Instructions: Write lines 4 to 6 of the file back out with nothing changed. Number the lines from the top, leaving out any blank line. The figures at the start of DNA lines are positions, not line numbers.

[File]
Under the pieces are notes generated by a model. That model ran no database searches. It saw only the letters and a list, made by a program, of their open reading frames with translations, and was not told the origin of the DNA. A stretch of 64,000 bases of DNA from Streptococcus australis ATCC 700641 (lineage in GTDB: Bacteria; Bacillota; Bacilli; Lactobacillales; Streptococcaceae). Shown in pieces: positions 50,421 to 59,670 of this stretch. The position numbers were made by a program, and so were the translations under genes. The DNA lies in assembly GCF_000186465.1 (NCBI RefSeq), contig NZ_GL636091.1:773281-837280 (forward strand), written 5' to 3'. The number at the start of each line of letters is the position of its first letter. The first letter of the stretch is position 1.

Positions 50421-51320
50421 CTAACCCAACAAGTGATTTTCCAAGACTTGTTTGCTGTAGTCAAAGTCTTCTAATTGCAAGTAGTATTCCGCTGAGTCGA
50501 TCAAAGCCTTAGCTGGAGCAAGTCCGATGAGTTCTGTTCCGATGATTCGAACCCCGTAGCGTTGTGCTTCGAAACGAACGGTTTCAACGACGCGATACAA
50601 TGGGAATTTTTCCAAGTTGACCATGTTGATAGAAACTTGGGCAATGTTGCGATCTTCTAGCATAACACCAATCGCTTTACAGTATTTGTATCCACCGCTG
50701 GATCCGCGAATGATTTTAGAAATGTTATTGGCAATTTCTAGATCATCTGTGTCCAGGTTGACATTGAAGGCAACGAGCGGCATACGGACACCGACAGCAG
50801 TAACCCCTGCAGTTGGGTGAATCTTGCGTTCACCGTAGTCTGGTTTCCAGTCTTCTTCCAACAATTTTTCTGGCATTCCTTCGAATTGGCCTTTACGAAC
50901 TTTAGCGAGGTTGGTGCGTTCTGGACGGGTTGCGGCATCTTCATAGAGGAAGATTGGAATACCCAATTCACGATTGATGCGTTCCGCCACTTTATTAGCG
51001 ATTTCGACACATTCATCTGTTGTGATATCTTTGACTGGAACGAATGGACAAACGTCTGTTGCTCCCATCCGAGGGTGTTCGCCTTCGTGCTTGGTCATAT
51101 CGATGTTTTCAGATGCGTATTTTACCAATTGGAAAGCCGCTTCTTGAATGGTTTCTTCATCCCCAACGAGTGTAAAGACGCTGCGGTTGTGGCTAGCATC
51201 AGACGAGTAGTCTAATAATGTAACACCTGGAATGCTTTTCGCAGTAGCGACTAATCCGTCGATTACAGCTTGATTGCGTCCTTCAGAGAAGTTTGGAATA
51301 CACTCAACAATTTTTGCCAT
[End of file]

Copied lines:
50501 TCAAAGCCTTAGCTGGAGCAAGTCCGATGAGTTCTGTTCCGATGATTCGAACCCCGTAGCGTTGTGCTTCGAAACGAACGGTTTCAACGACGCGATACAA
50601 TGGGAATTTTTCCAAGTTGACCATGTTGATAGAAACTTGGGCAATGTTGCGATCTTCTAGCATAACACCAATCGCTTTACAGTATTTGTATCCACCGCTG
50701 GATCCGCGAATGATTTTAGAAATGTTATTGGCAATTTCTAGATCATCTGTGTCCAGGTTGACATTGAAGGCAACGAGCGGCATACGGACACCGACAGCAG